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Metabolic triggered inflammation in osteoarthritis

Citation

Wang, X and Hunter, D and Xu, J and Ding, C, Metabolic triggered inflammation in osteoarthritis, Osteoarthritis and Cartilage, 23, (1) pp. 22-30. ISSN 1063-4584 (2015) [Refereed Article]

Copyright Statement

Copyright 2015 Osteoarthritis Research Society International

DOI: doi:10.1016/j.joca.2014.10.002

Abstract

Osteoarthritis (OA) is a common chronic joint disorder with a multifactorial etiology including genetic and environmental factors. Metabolic triggered inflammation, induced by nutrient overload and metabolic surplus, consists of components such as obesity, pro-inflammatory cytokines and adipokines, abnormal metabolites, acute phase proteins, vitamin D deficiency, and deregulated microRNAs that may play a role in OA pathophysiology. Obesity-related metabolic factors, especially adipokines, contribute to OA development by inducing pro-inflammatory cytokines and degradative enzymes, leading to cartilage matrix impairment and subchondral bone remodeling. Ectopic metabolite deposition and low-grade systemic inflammation can contribute to a toxic internal environment that exacerbates OA. Complement components highly expressed in osteoarthritic joints have also been proposed as causative factors. Vitamin D deficiency has been associated with obesity and is implicated to be associated with cartilage loss in OA. Metabolic microRNAs may explain the inflammatory link between obesity and OA. Therapies targeting metabolic-triggered inflammation and its components are anticipated to have potential for the treatment of OA.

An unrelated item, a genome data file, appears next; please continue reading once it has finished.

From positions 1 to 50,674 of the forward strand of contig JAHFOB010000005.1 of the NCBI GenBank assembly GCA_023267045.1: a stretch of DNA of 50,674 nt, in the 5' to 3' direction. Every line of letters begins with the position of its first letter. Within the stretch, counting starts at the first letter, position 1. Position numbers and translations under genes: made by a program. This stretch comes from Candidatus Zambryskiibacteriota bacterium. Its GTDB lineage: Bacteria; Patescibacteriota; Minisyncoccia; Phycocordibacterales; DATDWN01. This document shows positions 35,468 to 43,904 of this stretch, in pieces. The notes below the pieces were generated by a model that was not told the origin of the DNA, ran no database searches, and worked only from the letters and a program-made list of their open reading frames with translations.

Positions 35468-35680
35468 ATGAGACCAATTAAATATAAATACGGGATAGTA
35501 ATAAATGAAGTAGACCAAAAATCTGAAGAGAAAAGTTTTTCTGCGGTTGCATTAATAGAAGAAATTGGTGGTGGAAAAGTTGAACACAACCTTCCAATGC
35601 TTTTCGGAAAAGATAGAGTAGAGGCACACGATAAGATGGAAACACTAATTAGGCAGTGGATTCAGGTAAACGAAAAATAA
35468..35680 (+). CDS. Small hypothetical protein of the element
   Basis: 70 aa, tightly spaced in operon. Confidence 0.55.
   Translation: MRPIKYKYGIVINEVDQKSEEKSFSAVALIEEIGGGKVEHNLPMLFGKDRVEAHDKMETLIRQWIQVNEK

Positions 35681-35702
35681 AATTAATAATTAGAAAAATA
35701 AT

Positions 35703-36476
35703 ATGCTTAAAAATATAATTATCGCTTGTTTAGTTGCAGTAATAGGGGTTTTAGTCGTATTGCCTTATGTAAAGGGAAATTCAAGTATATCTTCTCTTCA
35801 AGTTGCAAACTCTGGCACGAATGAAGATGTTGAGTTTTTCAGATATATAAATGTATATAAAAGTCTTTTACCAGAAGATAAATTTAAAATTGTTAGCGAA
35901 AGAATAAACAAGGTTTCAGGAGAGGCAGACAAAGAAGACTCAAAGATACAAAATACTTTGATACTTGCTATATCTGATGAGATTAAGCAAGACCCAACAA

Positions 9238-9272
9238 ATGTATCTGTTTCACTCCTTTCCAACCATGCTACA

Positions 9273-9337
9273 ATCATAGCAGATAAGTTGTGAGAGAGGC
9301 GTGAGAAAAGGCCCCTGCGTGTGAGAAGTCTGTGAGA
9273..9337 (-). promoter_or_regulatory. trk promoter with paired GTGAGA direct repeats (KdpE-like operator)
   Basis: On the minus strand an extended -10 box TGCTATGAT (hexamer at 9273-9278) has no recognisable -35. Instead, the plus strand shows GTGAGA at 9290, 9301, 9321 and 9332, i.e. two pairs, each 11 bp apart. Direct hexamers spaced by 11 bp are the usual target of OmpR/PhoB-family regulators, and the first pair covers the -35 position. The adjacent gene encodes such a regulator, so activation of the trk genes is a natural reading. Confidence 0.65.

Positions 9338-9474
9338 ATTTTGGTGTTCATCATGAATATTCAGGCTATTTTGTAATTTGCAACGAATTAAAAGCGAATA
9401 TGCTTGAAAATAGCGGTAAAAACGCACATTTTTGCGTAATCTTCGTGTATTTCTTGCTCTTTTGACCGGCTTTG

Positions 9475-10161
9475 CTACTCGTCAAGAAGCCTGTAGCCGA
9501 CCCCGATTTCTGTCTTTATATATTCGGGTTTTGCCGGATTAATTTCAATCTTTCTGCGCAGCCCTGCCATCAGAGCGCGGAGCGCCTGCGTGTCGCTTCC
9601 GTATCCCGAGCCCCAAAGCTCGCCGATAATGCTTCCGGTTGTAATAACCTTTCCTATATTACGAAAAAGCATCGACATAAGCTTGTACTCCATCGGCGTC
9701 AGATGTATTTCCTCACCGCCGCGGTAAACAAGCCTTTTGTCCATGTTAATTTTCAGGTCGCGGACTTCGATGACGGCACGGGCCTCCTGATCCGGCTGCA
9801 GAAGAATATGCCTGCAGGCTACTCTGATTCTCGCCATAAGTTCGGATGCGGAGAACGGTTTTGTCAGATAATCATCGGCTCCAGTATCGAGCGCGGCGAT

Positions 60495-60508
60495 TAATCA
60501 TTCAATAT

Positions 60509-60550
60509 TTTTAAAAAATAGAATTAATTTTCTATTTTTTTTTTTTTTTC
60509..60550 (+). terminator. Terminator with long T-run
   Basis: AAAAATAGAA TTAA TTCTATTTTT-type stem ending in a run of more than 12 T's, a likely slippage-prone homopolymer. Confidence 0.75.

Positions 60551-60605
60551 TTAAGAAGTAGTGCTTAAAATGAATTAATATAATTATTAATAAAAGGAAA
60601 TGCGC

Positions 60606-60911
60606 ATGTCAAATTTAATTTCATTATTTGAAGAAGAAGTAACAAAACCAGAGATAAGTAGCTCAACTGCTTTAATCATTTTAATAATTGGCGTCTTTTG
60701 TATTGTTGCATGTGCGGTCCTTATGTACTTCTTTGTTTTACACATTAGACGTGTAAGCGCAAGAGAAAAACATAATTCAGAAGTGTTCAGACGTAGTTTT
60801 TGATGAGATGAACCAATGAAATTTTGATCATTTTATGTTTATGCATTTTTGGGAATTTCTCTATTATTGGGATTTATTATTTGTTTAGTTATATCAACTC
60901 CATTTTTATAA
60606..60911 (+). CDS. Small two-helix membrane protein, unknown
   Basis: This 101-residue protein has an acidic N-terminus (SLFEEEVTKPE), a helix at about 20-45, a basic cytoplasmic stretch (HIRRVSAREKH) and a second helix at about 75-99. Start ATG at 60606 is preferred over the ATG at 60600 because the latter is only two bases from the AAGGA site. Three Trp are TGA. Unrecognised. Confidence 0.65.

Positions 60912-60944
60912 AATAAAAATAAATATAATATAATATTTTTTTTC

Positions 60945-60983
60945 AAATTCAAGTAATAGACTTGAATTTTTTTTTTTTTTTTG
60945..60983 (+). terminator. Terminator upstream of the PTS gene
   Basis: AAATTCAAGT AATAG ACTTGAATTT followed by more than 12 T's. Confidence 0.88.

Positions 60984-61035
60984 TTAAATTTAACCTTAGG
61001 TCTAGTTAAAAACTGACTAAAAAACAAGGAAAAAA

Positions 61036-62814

Item Details

Item Type:Refereed Article
Keywords:inflammation, metabolic factors, obesity, osteoarthritis
Research Division:Medical and Health Sciences
Research Group:Clinical Sciences
Research Field:Rheumatology and Arthritis
Objective Division:Health
Objective Group:Clinical Health (Organs, Diseases and Abnormal Conditions)
Objective Field:Skeletal System and Disorders (incl. Arthritis)
Author:Wang, X (Ms Xia Wang)
Author:Ding, C (Professor Chang-Hai Ding)
ID Code:98708
Year Published:2015
Web of Science® Times Cited:43
Deposited By:Menzies Institute for Medical Research
Deposited On:2015-02-26
Last Modified:2017-11-03
Downloads:0

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